DARIEN, Conn. - A U.S. District Court judge in New York is deciding the fate of the employee owners of the industry's newest investment management consultant, Rocaton Investment Advisors LLC, Darien.
Robin Pellish, managing partner and senior consultant; Joseph S. Nankof, senior consultant and head of asset allocation analysis; and David Katz, head of client service/marketing, led a walkout on April 1 of 16 senior employees from BARRA RogersCasey, Darien. Capital Resource Advisors LLC, Chicago, bought BARRA RogersCasey on March 27 from BARRA Inc., Berkeley, Calif., for $14 million (Pensions & Investments, April 1).
At issue in court is whether the ex-Rogers-Casey employees are subject to non-compete agreements.
Ms. Pellish said emphatically that the group is not subject to non-competes. But Kevin R. Greene, chairman of CRA Holdings, parent company of CRA, said in an April 3 written statement: "For those who have left we strongly encourage them not to violate their non-competes" Mr. Greene would not speak on the record to P&I.
On April 5, CRA RogersCasey obtained a restraining order that prevented Rocaton employees from:
* Disparaging their former employer or its successor company;
* Misappropriating confidential or proprietary information of their former employer or its successor;
* Soliciting employees of their former employer or its successor; and
* Soliciting their services to any client of their former employer or its successor.
Rocaton employees were not prohibited by the order from responding to communications from former colleagues of BARRA RogersCasey about employment with the new firm, announcing their new business venture to former clients or responding in general terms to inquiries by former clients.
"We truly regret having to take this course of action," Mr. Greene said in a written statement on April 10. "However, our lawyers advised us that the abuse of the agreements signed by each of the departed employees has been so egregious that we had no choice but to defend the rights of CRA RogersCasey and the rights of our 170 employees. We certainly hope that the disgruntled former employees will abide by their contractual obligations." Mr. Greene declined to elaborate.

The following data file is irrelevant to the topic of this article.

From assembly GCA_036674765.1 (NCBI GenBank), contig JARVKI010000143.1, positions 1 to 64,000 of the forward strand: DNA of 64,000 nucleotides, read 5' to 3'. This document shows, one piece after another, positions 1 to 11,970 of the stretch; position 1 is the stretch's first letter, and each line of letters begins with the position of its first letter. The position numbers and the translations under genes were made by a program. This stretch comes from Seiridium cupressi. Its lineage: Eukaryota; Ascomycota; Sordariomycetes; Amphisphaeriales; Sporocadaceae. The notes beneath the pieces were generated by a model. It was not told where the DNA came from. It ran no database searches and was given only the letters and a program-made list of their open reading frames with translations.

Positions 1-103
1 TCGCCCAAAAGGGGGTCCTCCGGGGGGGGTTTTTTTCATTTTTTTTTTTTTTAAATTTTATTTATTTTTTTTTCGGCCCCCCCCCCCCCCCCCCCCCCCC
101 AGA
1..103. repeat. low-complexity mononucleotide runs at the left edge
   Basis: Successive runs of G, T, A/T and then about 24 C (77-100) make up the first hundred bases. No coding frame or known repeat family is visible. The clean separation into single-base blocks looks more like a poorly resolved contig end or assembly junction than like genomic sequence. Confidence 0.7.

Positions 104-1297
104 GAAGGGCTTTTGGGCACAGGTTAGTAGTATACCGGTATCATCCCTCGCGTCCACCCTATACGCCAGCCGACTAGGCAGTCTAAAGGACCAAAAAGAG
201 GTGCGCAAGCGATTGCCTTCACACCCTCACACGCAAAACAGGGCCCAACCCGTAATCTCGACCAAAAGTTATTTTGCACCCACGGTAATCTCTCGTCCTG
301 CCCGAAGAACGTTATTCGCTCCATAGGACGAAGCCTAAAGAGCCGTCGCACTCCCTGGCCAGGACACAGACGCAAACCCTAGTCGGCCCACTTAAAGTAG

Judge Jed Rakoff of the U.S. District Court, Southern District of New York, listened to arguments from both Rocaton and CRA RogersCasey on April 11 and continued the hearing. Lawyers from both sides expected a ruling as early as April 12, when P&I went to press.
Industry observers said CRA RogersCasey has every reason to be worried about competition.
"It's very much a people business. You've got to have the systems in place, but in the end, it's the people who are important," said L. Robert Frazier, assistant treasurer-asset management, Kimberley-Clark Corp., Dallas. Kimberley-Clark has employed RogersCasey and its successors for its $3 billion defined benefit plan since 1981.
Ms. Pellish said the group that left to start Rocaton did so after they learned CRA was buying BARRA RogersCasey. She said she and other key employees had been planning a management buyout, for which they already had arranged financing. They used that financing to start their own shop instead.
"We brought nothing from BARRA RogersCasey but our intellect," Ms. Pellish said.
Other former RogersCasey employees at Rocaton are: senior consultants Anne Buehl, Christopher Cesare, Barry Thomas and Meriam Zandi; Elizabeth DeLalla, head of U.S. equity research; Roger Fenningdorf, head of global manager research; Carla Haugen, head of alternative investments research; Timothy Jackson, associate, consulting; Christopher Lyon, consultant and defined contribution specialist; Julie Moore, head of international equity research; David Morton and Danielle Muller, co-heads of fixed-income research; and Adam Wheat, analyst.
Ms. Pellish said a number of clients she and her colleagues served at BARRA RogersCasey have expressed interest in moving their business to Rocaton, although none has signed a contract. She declined to identify the clients.
Observers expect a pitched battle for the rich RogersCasey client list, which includes some big corporate and public pension plans as well as endowments, foundations and insurance companies.
Numerous sources expect a large number of clients to follow Ms. Pellish's team. Plan sponsors said they need to closely evaluate their options.
Keeping an `open mind'
Judith D. Freyer, chief investment officer of the Board of Pensions of the Presbyterian Church, Philadelphia, said she is keeping an "open mind, talking to the different groups." CRA RogersCasey is the consultant for the church's $5.2 billion defined benefit plan.
Robert Hunkeler, vice president and director of investments at International Paper Co., Stamford, Conn., said he also is evaluating the situation. CRA RogersCasey advises staff on the company's $6.6 billion defined benefit plan. "I haven't met either side yet, but will be talking to each in the next week or so. It's too early to make a decision," Mr. Hunkeler said.
CRA RogersCasey advises staff of DaimlerChrysler Inc., Auburn Hills, Mich., on its the $4.8 billion defined contribution plan. "We are aware of the changes and are evaluating," said Ken Nilson, senior manager-investments and savings plans.
John F. Casey, who co-founded Rogers Casey & Associates. 36 years ago, didn't mince words in his assessment: "This is a three-Sigma event in stupidity. Not talking to senior management prior to buying the company was a colossal blunder." Mr. Casey now is chairman of vendor consultant Casey, Quirk & Acito LLC, Darien.